WILDERNESS

A man and a woman fall for each other, but this is a love story with a difference: the woman happens to be a werewolf. (David Garnett's Lady Into Fox is this first novel's next-of- kin.) Alice White was 13 when she first turned into a wolf, on her family's Virginia farm: ``It was the most joyous event of her young life.'' Since then, every full moon, she has become a wolf, turning human again by dawn. Now Alice is 32, and the playful wolf in the woods is a distant memory. After a grisly episode in which her wolf-self killed a farmhand about to rape her, Alice kept human contact to a minimum. She moved to Richmond, locking herself in the basement at full moons; instead of a boyfriend, she has had a series of one-night stands. Then two things happen: she sees a psychiatrist, and though Dr. Adams does not believe her ``delusions,'' he shows her how she can, through self- hypnosis, summon or banish the wolf at will. Second, Alice and her university adviser, wildlife biologist Erik Summers, fall in love. Making love to Erik, she rediscovers the freedom of the woods; she tells him her story. Fearful and unconvinced, Eric betrays Alice by turning to his manipulative ex-wife Debra; in a jealous fury, Alice forces Debra to witness a woman-to-wolf transformation, then flees to a Canadian wolf sanctuary, pursued by a remorseful Erik. Though Alice might be a National Enquirer item, Danvers's whole idea is to embed her in an ordinary world of messy relationships. Ironically, while he succeeds absolutely with the extraordinary (the images of Alice's transformations are stunningly right), he flounders elsewhere, diluting the intensity of Alice and Erik's love affair through the use of four different viewpoints and gratuitous excursions into the shrink's private life. Still, the novel is just bold and piquant enough to give it a shot at the best-seller lists.

Pub Date: May 1, 1991

ISBN: 0-671-72827-X

Page Count: -

Publisher: Simon & Schuster

Review Posted Online: May 20, 2010

Kirkus Reviews Issue: March 1, 1991

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THE COLDEST WINTER EVER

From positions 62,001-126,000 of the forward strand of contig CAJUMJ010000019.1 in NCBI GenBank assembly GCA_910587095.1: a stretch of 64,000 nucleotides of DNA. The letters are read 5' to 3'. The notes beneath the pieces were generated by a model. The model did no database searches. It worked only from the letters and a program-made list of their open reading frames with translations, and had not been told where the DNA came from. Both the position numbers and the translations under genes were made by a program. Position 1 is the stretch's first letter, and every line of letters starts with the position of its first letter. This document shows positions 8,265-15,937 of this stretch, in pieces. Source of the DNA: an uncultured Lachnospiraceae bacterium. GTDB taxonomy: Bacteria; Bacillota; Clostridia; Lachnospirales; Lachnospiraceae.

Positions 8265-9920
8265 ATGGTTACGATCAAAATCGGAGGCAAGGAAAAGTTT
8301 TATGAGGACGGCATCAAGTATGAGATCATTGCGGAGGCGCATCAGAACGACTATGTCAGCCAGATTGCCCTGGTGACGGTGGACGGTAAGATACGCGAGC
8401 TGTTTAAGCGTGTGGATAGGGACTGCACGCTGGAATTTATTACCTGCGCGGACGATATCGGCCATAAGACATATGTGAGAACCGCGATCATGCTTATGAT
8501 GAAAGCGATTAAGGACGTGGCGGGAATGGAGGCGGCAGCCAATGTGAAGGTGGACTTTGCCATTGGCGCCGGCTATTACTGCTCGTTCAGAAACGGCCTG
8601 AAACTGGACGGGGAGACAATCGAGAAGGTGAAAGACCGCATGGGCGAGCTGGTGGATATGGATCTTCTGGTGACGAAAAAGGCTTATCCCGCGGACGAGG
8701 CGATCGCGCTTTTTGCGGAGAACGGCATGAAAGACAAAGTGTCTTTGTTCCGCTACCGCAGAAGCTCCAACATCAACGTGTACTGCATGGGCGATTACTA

Debut novel by hip-hop rap artist Sister Souljah, whose No Disrespect (1994), which mixes sexual history with political diatribe, is popular in schools country-wide. In its way, this is a tour de force of black English and underworld slang, as finely tuned to its heroine’s voice as Alice Walker’s The Color Purple. The subject matter, though, has a certain flashiness, like a black Godfather family saga, and the heroine’s eventual fall develops only glancingly from her character. Born to a 14-year-old mother during one of New York’s worst snowstorms, Winter Santiaga is the teenaged daughter of Ricky Santiaga, Brooklyn’s top drug dealer, who lives like an Arab prince and treats his wife and four daughters like a queen and her princesses. Winter lost her virginity at 12 and now focuses unwaveringly on varieties of adolescent self-indulgence: sex and sugar-daddies, clothes, and getting her own way. She uses school only as a stepping-stone for getting out of the house—after all, nobody’s paying her to go there. But if there’s no money in it, why go? Meanwhile, Daddy decides it’s time to move out of Brooklyn to truly fancy digs on Long Island, though this places him in the discomfiting position of not being absolutely hands-on with his dealers; and sure enough the rise of some young Turks leads to his arrest. Then he does something really stupid: he murders his wife’s two weak brothers in jail with him on Riker’s Island and gets two consecutive life sentences. Winter’s then on her own, especially with Bullet, who may have replaced her dad as top hood, though when she selfishly fails to help her pregnant buddy Simone, there’s worse—much worse—to come. Thinness aside: riveting stuff, with language so frank it curls your hair. (Author tour)